An Improbable Journey: Music, Money, and the Law

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An insider’s view on blockbuster deal-making and part cultural tour de force, An Improbable Odyssey is a one-of-a-kind, deeply textured account of how some of the greatest artists of all time pushed to realize their greatest ambitions—with the help of Charles Lubar.

The year was 1971. Thirty-year-old Charles Lubar, a Washington, D.C.–born Harvard Law School graduate with a two-and-a-half-year deep dive in the IRS Office of the Chief Counsel recently behind him, was floundering in Nairobi, Kenya where he had come to seek the kind of high-stakes adventures one could never find at a major law firm in the U.S. But with his entrepreneurial hopes quashed in Nairobi by an environment that hardly wrapped its arms around outsiders, Indians being expelled from Kenya, and Idi Amin—the ruthless despot—on the brink of taking over in neighboring Uganda and soon to wreak havoc throughout the region, Lubar decided to pick up his stakes. With a sense of timing that would come to his aid again and again throughout his life, the young lawyer opted to make his next home in the UK. Little did he know that he would soon be swimming hard and fast in 1970s London during a cultural surge of film, television, music, and the stage.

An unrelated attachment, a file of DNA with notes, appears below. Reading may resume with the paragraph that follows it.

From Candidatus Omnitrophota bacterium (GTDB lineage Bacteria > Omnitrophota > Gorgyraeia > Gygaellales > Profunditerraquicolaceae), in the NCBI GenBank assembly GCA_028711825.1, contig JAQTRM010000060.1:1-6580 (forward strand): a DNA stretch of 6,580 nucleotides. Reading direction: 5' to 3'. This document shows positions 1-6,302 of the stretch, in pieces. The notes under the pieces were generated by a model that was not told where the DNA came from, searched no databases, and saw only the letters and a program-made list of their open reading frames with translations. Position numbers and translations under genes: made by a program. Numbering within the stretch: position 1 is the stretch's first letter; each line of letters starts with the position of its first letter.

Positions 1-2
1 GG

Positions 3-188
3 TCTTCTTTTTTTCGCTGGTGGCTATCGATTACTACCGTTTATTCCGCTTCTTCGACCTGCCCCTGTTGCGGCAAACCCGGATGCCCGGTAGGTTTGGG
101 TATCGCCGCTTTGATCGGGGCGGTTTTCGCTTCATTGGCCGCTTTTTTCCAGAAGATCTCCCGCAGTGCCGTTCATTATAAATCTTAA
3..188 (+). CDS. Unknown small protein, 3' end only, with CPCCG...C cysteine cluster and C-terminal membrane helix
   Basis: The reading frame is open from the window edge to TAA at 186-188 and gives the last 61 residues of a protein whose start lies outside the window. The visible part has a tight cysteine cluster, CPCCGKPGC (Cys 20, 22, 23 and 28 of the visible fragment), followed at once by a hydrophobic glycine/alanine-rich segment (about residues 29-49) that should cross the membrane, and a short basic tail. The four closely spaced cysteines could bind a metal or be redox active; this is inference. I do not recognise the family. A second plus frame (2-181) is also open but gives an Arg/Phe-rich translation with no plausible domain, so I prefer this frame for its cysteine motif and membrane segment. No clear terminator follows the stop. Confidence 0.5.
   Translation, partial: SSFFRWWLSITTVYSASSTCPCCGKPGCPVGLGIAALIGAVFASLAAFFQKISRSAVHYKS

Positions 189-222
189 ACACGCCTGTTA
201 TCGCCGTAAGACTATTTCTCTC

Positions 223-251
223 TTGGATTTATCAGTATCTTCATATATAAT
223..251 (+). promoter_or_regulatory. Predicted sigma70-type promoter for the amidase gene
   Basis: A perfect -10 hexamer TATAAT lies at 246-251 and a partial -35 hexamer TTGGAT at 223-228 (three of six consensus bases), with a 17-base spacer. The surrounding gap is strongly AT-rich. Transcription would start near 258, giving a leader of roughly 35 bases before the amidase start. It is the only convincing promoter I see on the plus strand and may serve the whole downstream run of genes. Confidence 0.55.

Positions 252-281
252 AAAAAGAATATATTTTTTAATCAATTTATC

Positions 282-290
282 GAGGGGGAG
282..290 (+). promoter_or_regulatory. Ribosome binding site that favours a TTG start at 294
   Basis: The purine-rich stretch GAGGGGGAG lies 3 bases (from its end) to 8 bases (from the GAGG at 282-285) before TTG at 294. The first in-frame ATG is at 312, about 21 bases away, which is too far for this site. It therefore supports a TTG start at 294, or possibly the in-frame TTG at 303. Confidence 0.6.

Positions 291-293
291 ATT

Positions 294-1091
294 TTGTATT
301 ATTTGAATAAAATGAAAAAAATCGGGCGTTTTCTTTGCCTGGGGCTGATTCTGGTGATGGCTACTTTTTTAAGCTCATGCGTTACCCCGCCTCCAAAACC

“Hired off the street” by two American lawyers in London—the brassy entertainment lawyer Irwin Margulies and the corporate transactional lawyer Barry Sterling—Lubar could never have predicted that his work would soon put him front and center at some of the biggest moments with some of the biggest names in showbiz. From the James Bond franchise to Linda Lovelace and “Deep Throat”; from Jim Henson and The Muppets to Michael Jackson and the Beatles; from behind the Iron Curtain to the islands of the Netherlands Antilles, Lubar’s rare knowledge of the tax codes spanning Europe and the U.S. made him an indispensable figure to creatives trying to make their financial lives work on both sides of the Atlantic.

His list of clients goes on and on: Bill Graham, John Cleese, Santana, Diana Ross, Frank Oz, Chuck Traynor, Marilyn Chambers, Barbara Bach, Jane Seymour, Shakira, and Enrique Iglesias. Many turned to Lubar in real need of his assistance at the very prime (and sometimes, nadir) of their careers. Lubar’s bona fides would even land him a spot on the US-UK Fulbright Commission, as President of the Yale Club of London, and a Managing Partner in London of one of the major international law firms. An Improbable Journey shows a risk-taker with his finger living right on the cultural pulse of a moment.